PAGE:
Gates appeared on CNBC’s “Squawk Box” last Tuesday when host Andrew Ross Sorkin asked him about how social media spread seduthing,media reported. Before the congressional hearing, Gates was also asked if he thought the technology industry needed more regulation. At the hearing, technology CEOs Mark Zuckerberg, Sandal Picchay, Tim Cook and Jeff Bezos testified about their company’s market position. Gates recalls his 1998 congressional hearing. “Of course it reminds me of the time I was at a congressional hearing,” Gates told Sorkin. “I bless them.”
Asked if there was enough competition in the tech world, Gates said he thought so. “I think the competition in the tech world will naturally be very, very intense over time, ” Gates said. “Now, I’m not saying that the authorities should do nothing, but I do think that people underestimate the competitive power of nature and do it. . . I think there will be a lot of innovation in technology, even without large-scale regulation. “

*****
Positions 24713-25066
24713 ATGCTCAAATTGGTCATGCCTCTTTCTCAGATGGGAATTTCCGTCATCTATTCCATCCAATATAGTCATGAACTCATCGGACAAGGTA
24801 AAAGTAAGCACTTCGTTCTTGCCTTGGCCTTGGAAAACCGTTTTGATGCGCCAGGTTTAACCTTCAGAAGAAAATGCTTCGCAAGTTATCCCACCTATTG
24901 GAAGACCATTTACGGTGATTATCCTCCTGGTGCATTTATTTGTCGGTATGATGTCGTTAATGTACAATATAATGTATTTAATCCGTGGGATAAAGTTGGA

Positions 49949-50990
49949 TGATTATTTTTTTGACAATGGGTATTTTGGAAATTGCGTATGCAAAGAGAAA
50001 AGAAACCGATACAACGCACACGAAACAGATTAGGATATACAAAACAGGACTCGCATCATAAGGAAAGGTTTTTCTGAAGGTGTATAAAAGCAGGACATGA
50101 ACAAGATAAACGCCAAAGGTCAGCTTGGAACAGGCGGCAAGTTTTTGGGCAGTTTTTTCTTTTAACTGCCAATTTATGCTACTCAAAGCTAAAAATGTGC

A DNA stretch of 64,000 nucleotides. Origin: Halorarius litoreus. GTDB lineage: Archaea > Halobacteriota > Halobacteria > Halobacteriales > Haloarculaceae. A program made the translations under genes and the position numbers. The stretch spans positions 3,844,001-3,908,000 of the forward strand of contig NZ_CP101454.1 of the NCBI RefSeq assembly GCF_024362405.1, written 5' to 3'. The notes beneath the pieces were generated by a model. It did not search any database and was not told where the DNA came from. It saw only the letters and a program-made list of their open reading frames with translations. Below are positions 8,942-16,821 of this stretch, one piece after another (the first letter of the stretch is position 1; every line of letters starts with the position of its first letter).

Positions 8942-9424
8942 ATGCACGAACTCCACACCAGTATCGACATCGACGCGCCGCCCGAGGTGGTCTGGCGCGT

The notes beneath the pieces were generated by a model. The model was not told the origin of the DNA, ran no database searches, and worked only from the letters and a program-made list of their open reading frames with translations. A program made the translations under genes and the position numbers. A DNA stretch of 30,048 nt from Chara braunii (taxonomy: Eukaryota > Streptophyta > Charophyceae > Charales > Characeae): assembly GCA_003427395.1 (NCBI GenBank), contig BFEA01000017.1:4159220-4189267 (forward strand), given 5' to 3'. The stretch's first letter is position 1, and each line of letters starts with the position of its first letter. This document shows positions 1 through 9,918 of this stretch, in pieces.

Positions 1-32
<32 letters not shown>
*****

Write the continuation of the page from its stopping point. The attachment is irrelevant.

Given Microsoft’s history, Gates is familiar with antitrust scrutiny. In 1998, Gates appeared in Congress for a four-hour hearing. Gates testified with a group of his peers, including Scott McNeely, chairman of Sun Microsystems, Michael Dell, Netscape President Jim Barksdale, venture capitalist Stuart Althorp and software executive Doug Bergham. Gates argued at the time that the government could not limit innovation, and that Microsoft was leading the way in making America more tech-high.
But shortly after the hearing, the Justice Department sued Microsoft for violating the Sherman Antitrust Act of 1890, which prohibits attempts to monopolize the market. In Microsoft’s case, the U.S. Justice Department is reviewing Microsoft’s stranglehold on the software industry, which has been forcing PC makers to use Internet Explorer as the default browser for computers.
Although the judge initially ruled that Microsoft should be dissolved, the company appealed the decision and eventually reached a settlement with the court. The case eventually led to Gates’ retirement in 2000.
Gates told CNBC last year that the case was “bad for Microsoft” and “distracting” and disagreed with the court’s original decision. “I don’t think Microsoft should be disbanded, I’m against it, and I don’t want anyone to do that,” Gates said.